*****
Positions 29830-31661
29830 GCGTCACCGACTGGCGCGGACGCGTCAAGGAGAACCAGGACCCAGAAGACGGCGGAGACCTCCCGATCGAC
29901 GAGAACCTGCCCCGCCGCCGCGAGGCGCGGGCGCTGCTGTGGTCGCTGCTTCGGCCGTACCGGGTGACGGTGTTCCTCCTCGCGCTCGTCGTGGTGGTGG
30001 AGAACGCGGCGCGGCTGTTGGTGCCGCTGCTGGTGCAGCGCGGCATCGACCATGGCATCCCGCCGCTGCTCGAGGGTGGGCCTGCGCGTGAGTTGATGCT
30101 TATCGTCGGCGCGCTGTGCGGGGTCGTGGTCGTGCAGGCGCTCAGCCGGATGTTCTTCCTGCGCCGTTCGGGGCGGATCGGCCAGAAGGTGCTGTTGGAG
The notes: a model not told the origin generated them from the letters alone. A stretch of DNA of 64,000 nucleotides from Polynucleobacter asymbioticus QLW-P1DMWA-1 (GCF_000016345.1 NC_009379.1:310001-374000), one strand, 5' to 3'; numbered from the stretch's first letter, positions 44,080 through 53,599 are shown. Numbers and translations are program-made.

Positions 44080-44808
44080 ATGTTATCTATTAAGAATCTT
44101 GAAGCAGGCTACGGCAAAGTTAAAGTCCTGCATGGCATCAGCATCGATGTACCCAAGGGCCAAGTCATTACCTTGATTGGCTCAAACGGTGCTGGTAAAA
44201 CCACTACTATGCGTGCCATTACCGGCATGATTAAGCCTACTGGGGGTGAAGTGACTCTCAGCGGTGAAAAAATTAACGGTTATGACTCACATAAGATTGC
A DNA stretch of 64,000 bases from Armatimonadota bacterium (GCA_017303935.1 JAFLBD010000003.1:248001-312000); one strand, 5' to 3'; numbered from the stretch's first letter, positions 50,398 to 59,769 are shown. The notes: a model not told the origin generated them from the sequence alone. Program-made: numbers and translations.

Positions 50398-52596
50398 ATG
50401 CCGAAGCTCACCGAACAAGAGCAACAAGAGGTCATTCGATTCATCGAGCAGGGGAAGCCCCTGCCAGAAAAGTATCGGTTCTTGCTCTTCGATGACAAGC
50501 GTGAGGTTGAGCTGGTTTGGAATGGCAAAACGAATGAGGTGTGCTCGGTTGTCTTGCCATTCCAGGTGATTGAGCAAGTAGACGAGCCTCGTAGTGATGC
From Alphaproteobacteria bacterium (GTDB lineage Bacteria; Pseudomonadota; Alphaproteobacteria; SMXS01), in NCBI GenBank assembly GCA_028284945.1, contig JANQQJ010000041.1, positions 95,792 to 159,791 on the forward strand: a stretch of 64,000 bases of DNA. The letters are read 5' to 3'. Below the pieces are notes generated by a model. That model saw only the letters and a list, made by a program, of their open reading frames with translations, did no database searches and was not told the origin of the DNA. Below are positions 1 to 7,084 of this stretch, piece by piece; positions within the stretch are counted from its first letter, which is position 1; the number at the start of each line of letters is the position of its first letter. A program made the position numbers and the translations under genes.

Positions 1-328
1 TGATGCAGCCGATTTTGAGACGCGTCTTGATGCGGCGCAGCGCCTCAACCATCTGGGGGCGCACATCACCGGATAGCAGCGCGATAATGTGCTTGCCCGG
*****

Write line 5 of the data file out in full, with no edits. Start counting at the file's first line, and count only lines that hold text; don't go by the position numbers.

30101 TATCGTCGGCGCGCTGTGCGGGGTCGTGGTCGTGCAGGCGCTCAGCCGGATGTTCTTCCTGCGCCGTTCGGGGCGGATCGGCCAGAAGGTGCTGTTGGAG